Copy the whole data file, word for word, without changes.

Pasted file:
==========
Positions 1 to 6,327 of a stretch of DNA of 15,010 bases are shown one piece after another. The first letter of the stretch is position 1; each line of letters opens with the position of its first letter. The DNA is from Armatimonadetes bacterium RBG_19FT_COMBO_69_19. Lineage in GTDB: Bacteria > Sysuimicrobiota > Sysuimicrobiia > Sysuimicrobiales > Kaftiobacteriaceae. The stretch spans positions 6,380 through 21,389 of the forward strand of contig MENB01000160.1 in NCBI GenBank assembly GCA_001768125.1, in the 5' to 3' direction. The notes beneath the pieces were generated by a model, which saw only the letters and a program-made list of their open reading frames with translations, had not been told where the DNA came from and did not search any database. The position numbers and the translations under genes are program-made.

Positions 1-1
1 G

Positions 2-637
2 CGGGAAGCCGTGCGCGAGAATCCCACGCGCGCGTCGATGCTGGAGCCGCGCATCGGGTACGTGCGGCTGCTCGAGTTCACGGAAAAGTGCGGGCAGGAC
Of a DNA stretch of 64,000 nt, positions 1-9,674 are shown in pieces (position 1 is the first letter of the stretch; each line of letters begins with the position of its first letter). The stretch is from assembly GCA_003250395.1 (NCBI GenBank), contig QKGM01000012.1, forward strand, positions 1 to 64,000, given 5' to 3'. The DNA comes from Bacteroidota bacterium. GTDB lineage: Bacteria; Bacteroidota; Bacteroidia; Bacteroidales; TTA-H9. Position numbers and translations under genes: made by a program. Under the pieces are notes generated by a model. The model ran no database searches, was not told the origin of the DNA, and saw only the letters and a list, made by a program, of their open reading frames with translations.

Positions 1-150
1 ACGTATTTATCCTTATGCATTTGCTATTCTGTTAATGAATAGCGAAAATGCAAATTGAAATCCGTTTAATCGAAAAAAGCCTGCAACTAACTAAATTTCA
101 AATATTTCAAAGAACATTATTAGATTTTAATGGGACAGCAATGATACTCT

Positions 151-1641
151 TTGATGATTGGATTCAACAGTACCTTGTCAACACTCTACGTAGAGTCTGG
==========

Positions 1 to 6,327 of a stretch of DNA of 15,010 bases are shown one piece after another. The first letter of the stretch is position 1; each line of letters opens with the position of its first letter. The DNA is from Armatimonadetes bacterium RBG_19FT_COMBO_69_19. Lineage in GTDB: Bacteria > Sysuimicrobiota > Sysuimicrobiia > Sysuimicrobiales > Kaftiobacteriaceae. The stretch spans positions 6,380 through 21,389 of the forward strand of contig MENB01000160.1 in NCBI GenBank assembly GCA_001768125.1, in the 5' to 3' direction. The notes beneath the pieces were generated by a model, which saw only the letters and a program-made list of their open reading frames with translations, had not been told where the DNA came from and did not search any database. The position numbers and the translations under genes are program-made.

Positions 1-1
1 G

Positions 2-637
2 CGGGAAGCCGTGCGCGAGAATCCCACGCGCGCGTCGATGCTGGAGCCGCGCATCGGGTACGTGCGGCTGCTCGAGTTCACGGAAAAGTGCGGGCAGGAC
Of a DNA stretch of 64,000 nt, positions 1-9,674 are shown in pieces (position 1 is the first letter of the stretch; each line of letters begins with the position of its first letter). The stretch is from assembly GCA_003250395.1 (NCBI GenBank), contig QKGM01000012.1, forward strand, positions 1 to 64,000, given 5' to 3'. The DNA comes from Bacteroidota bacterium. GTDB lineage: Bacteria; Bacteroidota; Bacteroidia; Bacteroidales; TTA-H9. Position numbers and translations under genes: made by a program. Under the pieces are notes generated by a model. The model ran no database searches, was not told the origin of the DNA, and saw only the letters and a list, made by a program, of their open reading frames with translations.

Positions 1-150
1 ACGTATTTATCCTTATGCATTTGCTATTCTGTTAATGAATAGCGAAAATGCAAATTGAAATCCGTTTAATCGAAAAAAGCCTGCAACTAACTAAATTTCA
101 AATATTTCAAAGAACATTATTAGATTTTAATGGGACAGCAATGATACTCT

Positions 151-1641
151 TTGATGATTGGATTCAACAGTACCTTGTCAACACTCTACGTAGAGTCTGG